Meanwhile, a belated attack on silver speculation had begun in January by the New York Commodity Exchange, which oversees silver futures contracts, the heart of day-to-day silver trading. The exchange ordered the Hunts and other large silver traders to reduce their holdings and, for several weeks, barred new traders from entering the market.

These moves were reinforced by the tightening of credit and the upward push on interest rates ordered by the Fed to restrain inflation. "Banks were on notice that it was not in the country's best interest to finance speculation in metals markets, and it did affect speculation," said Russo.

The new anti-inflation policy two weeks ago knocked out whatever props remained under silver. A decision by the president and congressional leaders to balance the budget, coupled with harder moves by the Fed to control credit, signaled a sharp slowdown for the economy and, for financial markets, a jittery, unpredictable course ahead. There were no buyers for silver left. "It was a disaster waiting to happen," says Wolfe.

The Hunts and other traders had been acquiring futures contracts to buy huge quantities of silver for future delivery at a set price, in the expectation that the silver would be worth more on delivery day than at the time of purchase.

The falling price meant that the Hunts and other traders had to pay more money to Bache and the other brokerage firms to cover their contracted silver purchases.

Bache, like other brokerage firms, is required to balance accounts at the end of each day. On Wednesday it needed $100 million more from the Hunts. According to Bache, the Hunts said they couldn't pay. Much of the Hunts' wealth now is in silver. Selling that would push the price down further.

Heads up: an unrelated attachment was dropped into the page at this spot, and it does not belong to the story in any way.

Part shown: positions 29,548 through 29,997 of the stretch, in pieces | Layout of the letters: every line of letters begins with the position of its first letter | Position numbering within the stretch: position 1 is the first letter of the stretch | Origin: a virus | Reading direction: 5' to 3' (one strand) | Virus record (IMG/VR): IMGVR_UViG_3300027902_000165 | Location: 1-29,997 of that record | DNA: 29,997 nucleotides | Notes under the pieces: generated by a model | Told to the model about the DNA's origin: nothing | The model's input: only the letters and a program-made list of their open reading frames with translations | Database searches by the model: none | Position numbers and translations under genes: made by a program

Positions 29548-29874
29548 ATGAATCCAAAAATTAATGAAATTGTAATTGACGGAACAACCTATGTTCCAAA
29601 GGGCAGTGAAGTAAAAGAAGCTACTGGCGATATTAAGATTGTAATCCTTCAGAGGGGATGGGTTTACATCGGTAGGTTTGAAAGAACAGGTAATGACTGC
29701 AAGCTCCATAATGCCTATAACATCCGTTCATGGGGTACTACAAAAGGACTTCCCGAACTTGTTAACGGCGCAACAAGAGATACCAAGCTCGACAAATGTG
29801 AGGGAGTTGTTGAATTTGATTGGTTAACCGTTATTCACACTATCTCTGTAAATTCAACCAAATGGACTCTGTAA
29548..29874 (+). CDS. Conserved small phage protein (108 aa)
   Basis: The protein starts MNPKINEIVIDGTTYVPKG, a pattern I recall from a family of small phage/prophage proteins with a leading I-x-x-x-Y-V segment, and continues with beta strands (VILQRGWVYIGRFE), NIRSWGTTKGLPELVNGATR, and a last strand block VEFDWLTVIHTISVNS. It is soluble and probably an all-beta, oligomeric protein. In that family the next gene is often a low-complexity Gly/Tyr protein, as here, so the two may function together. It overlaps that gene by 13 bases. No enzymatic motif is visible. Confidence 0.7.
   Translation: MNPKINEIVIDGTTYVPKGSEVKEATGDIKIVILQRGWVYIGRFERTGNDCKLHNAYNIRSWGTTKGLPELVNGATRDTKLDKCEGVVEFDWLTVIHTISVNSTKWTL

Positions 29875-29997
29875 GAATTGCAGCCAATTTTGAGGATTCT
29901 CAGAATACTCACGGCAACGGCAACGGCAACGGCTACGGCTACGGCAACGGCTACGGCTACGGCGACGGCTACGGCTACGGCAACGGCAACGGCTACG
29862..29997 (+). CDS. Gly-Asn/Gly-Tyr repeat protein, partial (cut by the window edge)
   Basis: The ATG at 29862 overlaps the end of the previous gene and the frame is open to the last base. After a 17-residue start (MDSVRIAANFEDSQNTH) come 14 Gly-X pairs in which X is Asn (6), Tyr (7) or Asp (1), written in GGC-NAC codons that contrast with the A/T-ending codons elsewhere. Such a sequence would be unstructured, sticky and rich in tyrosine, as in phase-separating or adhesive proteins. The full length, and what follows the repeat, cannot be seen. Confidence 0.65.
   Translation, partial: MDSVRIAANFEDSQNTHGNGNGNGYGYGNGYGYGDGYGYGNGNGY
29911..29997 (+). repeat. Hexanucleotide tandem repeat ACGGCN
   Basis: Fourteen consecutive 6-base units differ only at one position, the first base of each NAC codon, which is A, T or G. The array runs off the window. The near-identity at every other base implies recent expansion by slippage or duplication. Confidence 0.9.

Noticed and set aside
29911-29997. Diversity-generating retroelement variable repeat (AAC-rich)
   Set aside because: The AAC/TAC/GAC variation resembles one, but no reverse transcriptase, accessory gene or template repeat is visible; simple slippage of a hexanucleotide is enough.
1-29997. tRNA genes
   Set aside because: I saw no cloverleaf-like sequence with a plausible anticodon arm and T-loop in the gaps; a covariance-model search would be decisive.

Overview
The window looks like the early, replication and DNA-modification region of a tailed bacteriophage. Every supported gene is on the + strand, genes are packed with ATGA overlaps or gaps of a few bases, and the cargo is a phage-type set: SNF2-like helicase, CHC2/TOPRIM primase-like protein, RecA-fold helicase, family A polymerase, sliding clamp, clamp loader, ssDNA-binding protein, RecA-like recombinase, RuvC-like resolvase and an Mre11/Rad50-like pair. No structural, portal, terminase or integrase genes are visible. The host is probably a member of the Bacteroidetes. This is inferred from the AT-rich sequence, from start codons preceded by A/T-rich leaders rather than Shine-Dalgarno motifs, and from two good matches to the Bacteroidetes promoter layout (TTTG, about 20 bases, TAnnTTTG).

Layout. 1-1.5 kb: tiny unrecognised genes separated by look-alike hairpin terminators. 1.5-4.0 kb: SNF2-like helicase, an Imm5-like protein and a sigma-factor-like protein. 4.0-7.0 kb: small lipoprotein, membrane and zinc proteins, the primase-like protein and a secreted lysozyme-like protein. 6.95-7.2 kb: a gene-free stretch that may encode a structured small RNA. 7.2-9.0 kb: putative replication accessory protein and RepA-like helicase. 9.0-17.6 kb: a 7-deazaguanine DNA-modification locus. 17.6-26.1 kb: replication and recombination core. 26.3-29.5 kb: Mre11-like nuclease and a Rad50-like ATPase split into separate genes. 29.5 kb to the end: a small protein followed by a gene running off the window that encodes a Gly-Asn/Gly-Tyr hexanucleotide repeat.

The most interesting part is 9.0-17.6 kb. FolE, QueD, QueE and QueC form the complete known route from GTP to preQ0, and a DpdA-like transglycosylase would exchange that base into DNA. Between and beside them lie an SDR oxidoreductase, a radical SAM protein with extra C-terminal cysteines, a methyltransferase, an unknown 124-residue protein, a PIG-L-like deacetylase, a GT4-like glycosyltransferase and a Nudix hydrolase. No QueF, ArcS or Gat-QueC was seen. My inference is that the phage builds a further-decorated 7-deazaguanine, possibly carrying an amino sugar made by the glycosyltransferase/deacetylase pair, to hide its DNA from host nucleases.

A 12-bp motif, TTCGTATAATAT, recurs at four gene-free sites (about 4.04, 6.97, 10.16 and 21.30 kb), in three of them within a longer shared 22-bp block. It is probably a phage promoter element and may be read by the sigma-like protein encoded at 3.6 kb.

On Thursday, the questions were ominous. Would the brokerage firms be able to raise the money to balance their accounts? Were their other customers' funds secure? Would the firms be forced into a sell-off of stocks, knocking the stock market off its feet? And if a firm faced insolvency, could it borrow what it needed in the face of the Fed's determined opposition to speculative borrowing?

On Friday, the potential crisis passed when the bargain hunters appeared to buy silver and stocks. As the price recovered, Bache was able to sell enough of the Hunt's silver to balance its accounts. Like nuclear industry officials, who noted proudly that the Three Mile Island accident didn't cause a meltdown, some traders said last week's activity showed the strength as well as the weaknesses in the commodity markets.

Anthony Solomon, president of the Federal Reserve Bank of New York and former Treasury undersecretary, said the silver crunch may even prove to be a victory in the campaign against inflation. He and others have worried about the huge flow of money into commodities trading, from silver to Treasury certificates. "Maybe the bubble has burst," he said, and the market will return to more traditional investment.

If so, the word hadn't reached one of the metals trading offices on K Street, where a crush of people were using their lunch hour Friday to jump onto the silver bandwagon at a bargain price.

Tom Sullivan, building engineer for one of the glass towers on K Street, was putting $2,500 down on silver. "I missed the first flurry. Now, if it goes up again, I'll be on it."